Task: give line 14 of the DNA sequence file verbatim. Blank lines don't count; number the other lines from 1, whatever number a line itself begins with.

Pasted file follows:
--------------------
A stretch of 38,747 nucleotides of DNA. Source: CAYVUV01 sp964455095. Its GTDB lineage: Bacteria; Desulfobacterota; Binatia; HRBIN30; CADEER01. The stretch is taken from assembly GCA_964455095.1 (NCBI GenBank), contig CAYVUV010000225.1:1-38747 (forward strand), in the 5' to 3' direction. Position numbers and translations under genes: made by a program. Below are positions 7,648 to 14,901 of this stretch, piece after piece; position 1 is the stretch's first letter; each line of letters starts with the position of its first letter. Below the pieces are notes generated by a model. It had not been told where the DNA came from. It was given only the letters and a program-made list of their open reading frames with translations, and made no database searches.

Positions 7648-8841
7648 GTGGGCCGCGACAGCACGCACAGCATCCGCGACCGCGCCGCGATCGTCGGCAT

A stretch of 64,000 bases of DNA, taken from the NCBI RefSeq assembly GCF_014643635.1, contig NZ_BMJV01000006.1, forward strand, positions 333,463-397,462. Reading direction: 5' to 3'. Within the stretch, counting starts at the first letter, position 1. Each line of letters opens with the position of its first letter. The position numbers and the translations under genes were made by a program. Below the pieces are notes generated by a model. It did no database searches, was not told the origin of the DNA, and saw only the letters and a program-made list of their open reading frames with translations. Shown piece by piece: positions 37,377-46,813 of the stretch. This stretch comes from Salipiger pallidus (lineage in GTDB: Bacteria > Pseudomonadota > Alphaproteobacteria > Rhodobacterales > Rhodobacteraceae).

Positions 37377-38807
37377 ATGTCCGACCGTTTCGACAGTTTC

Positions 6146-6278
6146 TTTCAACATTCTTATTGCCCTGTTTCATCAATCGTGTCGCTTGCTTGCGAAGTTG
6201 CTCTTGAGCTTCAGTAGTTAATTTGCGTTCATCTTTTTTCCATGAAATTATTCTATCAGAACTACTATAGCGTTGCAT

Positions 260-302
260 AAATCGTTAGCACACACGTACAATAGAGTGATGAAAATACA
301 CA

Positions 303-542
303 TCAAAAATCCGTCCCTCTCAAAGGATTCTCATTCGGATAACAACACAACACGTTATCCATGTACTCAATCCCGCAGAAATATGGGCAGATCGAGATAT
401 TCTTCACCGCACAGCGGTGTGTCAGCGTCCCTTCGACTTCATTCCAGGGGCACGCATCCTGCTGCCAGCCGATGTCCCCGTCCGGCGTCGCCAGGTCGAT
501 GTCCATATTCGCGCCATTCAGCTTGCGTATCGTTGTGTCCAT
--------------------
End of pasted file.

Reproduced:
303 TCAAAAATCCGTCCCTCTCAAAGGATTCTCATTCGGATAACAACACAACACGTTATCCATGTACTCAATCCCGCAGAAATATGGGCAGATCGAGATAT